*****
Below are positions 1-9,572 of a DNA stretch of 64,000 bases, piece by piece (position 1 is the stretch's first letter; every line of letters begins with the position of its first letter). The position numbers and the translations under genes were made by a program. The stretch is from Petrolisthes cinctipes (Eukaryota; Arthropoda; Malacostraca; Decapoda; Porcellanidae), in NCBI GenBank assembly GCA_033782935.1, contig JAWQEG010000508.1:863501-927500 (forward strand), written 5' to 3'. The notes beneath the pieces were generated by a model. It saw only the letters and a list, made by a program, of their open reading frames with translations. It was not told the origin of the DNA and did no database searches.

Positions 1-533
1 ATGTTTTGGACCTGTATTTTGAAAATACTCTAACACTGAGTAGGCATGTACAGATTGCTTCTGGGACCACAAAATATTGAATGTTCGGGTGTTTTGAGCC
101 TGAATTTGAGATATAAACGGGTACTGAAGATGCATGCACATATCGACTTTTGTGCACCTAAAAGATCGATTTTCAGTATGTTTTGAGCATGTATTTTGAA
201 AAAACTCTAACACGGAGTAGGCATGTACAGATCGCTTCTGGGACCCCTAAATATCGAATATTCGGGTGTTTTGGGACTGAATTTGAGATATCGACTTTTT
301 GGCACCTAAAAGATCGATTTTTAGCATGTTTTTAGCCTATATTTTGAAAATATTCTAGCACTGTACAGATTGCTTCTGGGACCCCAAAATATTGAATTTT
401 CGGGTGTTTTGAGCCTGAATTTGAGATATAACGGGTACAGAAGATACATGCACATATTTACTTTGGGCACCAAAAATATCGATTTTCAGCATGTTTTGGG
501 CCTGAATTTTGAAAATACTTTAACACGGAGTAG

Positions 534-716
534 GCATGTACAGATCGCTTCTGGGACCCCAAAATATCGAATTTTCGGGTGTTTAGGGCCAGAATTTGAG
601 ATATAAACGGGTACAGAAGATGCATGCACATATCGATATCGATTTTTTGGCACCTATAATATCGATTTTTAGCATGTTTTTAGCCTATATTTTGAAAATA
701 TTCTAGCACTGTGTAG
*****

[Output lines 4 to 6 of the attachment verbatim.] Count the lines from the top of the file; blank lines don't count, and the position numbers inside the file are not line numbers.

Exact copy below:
101 TGAATTTGAGATATAAACGGGTACTGAAGATGCATGCACATATCGACTTTTGTGCACCTAAAAGATCGATTTTCAGTATGTTTTGAGCATGTATTTTGAA
201 AAAACTCTAACACGGAGTAGGCATGTACAGATCGCTTCTGGGACCCCTAAATATCGAATATTCGGGTGTTTTGGGACTGAATTTGAGATATCGACTTTTT
301 GGCACCTAAAAGATCGATTTTTAGCATGTTTTTAGCCTATATTTTGAAAATATTCTAGCACTGTACAGATTGCTTCTGGGACCCCAAAATATTGAATTTT